England, Merz Barn, Kurt Schwitters' historic workshop, for sale

The Merz Barn, the historic workshop that Dada pioneer Kurt Schwitters set up in England's Lake District, has been put up for sale. The management in fact no longer has the money to maintain it.

The Merz Barn, the historic workshop of the great German artist Kurt Schwitters (Hanover, 1887 - Kendal, 1948), a pioneer of Dadaism and constructivism, located in England’s Lake District, will be sold. In fact, the small nonprofit that runs it, Littoral Arts Trust, is no longer able to meet the running costs of the workshop that Schwitters set up in these parts of northern England in 1942, after leaving Germany following the rise of the Nazi regime and moving first to Norway, then to the Isle of Man, then again to London and finally to Ambleside in the Lake District.

The workshop is located in the woods located near the village of Elterwalter: it is a kind of barn (this is the meaning of “barn” in English) that in Schwitters’ ideas was supposed to become a kind of modernist cave with artworks enclosed within its walls. The artist failed to complete his work, and some of the artwork that was supposed to go inside the Merz Barn is now at the Hatton Gallery in Newcastle. The structure, however, has always remained in place in Elterwalter Woods. Back in 2018 the workshop had even risked being dismantled to end up in China: a collector had in fact offered to buy it in order to move it to his country. Nothing came of it because then, in order to save the Merz Barn, some important British artists intervened, from Antony Gormley to Damien Hirst, Bridget Riley to Tacita Dean, who with their donations ensured a few years of survival for the laboratory.

Now, however, the situation has become complicated again as the Littoral Arts Fund has run out of resources to maintain the site, and the only solution seems to be to put it up for sale: Ian Hunter and Celia Larner, fans of Schwitters’ art and founders of the Littoral Arts Fund (which was created precisely for the purpose of saving the Merz Barn, in 2006), have in fact given up their fight, although they call their choice “shocking.” This site, Hunter and Larner told the Guardian, “is very important and valued by many artists, including the late architect Zaha Hadid. But we have run out of money and will have to put the whole property up for sale in the new year.”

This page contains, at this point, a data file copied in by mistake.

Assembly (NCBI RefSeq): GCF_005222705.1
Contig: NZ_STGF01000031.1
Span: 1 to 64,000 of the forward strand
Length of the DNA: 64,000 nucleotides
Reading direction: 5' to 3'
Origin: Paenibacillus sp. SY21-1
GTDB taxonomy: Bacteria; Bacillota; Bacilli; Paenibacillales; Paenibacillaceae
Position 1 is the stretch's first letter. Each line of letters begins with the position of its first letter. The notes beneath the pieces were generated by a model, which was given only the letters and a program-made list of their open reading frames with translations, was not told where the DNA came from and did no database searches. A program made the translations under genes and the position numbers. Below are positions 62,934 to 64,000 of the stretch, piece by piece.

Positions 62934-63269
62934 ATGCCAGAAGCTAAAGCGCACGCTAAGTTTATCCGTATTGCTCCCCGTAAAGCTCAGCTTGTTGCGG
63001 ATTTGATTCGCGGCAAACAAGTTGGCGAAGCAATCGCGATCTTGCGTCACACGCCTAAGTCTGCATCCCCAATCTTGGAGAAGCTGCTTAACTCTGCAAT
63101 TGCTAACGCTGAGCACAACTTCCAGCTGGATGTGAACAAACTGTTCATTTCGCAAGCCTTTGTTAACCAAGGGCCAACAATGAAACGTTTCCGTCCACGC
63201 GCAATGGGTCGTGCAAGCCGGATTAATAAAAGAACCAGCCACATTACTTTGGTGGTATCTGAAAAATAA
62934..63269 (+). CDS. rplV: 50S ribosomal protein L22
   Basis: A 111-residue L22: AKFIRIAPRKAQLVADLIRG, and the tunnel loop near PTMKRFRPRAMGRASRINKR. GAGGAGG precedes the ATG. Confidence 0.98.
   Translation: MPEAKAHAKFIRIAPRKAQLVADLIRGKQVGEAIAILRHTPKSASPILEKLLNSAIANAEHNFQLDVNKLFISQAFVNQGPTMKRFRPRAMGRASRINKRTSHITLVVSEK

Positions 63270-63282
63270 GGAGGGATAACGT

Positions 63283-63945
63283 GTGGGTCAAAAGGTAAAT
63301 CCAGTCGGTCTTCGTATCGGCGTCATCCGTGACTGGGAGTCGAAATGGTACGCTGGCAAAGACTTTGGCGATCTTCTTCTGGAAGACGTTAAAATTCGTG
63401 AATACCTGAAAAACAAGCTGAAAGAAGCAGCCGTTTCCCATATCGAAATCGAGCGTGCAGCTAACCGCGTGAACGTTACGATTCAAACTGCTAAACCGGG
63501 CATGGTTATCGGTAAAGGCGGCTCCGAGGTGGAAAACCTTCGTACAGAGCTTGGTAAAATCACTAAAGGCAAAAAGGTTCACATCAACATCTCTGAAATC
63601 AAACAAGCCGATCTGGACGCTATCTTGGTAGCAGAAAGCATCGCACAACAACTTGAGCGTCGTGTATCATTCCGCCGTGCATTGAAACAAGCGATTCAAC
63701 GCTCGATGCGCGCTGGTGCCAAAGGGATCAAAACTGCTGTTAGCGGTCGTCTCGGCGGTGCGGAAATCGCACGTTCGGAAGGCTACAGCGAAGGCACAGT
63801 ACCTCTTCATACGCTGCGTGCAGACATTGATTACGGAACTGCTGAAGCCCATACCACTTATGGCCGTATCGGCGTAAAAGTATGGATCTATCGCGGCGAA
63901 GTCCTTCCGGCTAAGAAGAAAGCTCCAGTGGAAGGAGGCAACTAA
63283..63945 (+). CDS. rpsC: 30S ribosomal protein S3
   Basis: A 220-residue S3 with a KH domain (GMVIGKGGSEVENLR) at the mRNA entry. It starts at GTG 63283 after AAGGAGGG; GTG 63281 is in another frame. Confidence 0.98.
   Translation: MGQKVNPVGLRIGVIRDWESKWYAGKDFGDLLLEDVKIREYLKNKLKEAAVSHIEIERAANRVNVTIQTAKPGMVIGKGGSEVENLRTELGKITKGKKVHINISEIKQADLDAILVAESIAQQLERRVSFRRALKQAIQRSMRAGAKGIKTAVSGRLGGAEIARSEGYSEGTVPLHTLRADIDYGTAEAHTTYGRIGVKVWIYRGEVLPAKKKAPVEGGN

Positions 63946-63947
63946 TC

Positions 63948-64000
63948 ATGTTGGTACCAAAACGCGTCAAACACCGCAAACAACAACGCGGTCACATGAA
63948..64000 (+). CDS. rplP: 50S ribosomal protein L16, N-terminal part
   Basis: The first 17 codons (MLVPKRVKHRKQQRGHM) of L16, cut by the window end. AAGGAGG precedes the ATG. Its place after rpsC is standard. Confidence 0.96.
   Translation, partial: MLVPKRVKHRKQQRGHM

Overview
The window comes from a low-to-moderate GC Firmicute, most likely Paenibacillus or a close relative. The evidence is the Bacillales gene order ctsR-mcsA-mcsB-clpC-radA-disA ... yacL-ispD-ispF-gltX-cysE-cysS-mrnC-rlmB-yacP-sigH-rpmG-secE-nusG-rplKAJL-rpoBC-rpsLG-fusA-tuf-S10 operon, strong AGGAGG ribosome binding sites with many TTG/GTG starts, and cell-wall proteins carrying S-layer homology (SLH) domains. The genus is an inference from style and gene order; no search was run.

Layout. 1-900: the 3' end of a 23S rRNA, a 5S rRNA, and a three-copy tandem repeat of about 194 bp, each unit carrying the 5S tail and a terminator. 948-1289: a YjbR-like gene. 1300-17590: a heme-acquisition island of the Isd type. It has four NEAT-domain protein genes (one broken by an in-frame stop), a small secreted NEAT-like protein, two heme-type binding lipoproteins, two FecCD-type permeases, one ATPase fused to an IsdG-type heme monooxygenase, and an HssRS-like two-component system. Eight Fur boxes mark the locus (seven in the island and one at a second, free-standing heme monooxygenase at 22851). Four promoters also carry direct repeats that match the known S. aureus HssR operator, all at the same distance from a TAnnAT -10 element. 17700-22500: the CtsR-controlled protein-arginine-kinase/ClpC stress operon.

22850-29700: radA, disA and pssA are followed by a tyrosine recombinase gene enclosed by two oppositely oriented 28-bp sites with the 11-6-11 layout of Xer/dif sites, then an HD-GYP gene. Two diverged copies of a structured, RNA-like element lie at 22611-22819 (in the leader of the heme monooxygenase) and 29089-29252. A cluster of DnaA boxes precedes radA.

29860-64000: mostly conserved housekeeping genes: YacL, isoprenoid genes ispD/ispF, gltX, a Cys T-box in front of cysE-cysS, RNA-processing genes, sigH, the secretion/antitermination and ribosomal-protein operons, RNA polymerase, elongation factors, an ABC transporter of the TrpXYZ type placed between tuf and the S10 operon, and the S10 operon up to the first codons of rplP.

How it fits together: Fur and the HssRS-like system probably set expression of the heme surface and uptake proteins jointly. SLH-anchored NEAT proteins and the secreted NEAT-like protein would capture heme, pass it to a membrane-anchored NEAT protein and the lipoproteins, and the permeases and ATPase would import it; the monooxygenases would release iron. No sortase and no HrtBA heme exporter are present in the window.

In fact, the Littoral Arts Fund has asked for adequate funding from the Council of Arts, but the petitions have been rejected, despite being supported even recently by prominent figures, including even Baron Ed Vaizey, culture minister in the Cameron government from 2010 to 2016. The small body has also tried to give a bid to a consortium that could buy the site with the aim of ensuring its survival, but even this attempt was unsuccessful. “This summer,” Hunter added, “we realized how tired we were. I am 75 years old and Celia is 85. We have already sold our two houses in the area to fund the upkeep of the Merz Barn and that’s all we can do. It was the Arts Council that initially encouraged us to undertake our project, and they were generous with capital funds and in supporting our arts program. But then they changed their minds and didn’t tell us why.”

Hunter and Larner let it be known that there are several interested potential buyers around the property, especially because of the site’s potential for commercial development. And the best that can be done will be to establish an agreement that the Merz Barn should be preserved. The Arts Council also commented on the news: “We are aware,” they let it be known, “that Littoral Arts has decided to sell the Merz Barn and we recognize the years of dedication that Ian and Celia have given to it. Given their passion and commitment to Schwitters’ work, it must have been a difficult decision for them. The project has received Arts Council grants in the past, including investment in a feasibility study of the project. Understandably, there is a lot of competition for Arts Council funding, and we are not able to fund all the projects we are involved in. Ian and Celia have been faithful custodians of the site and we wish them the best in securing its future.”

Pictured is Kurt Schwitters’ Merz barn in December 2015. Image from the Merz barn website.

England, Merz Barn, Kurt Schwitters' historic workshop, for sale
England, Merz Barn, Kurt Schwitters' historic workshop, for sale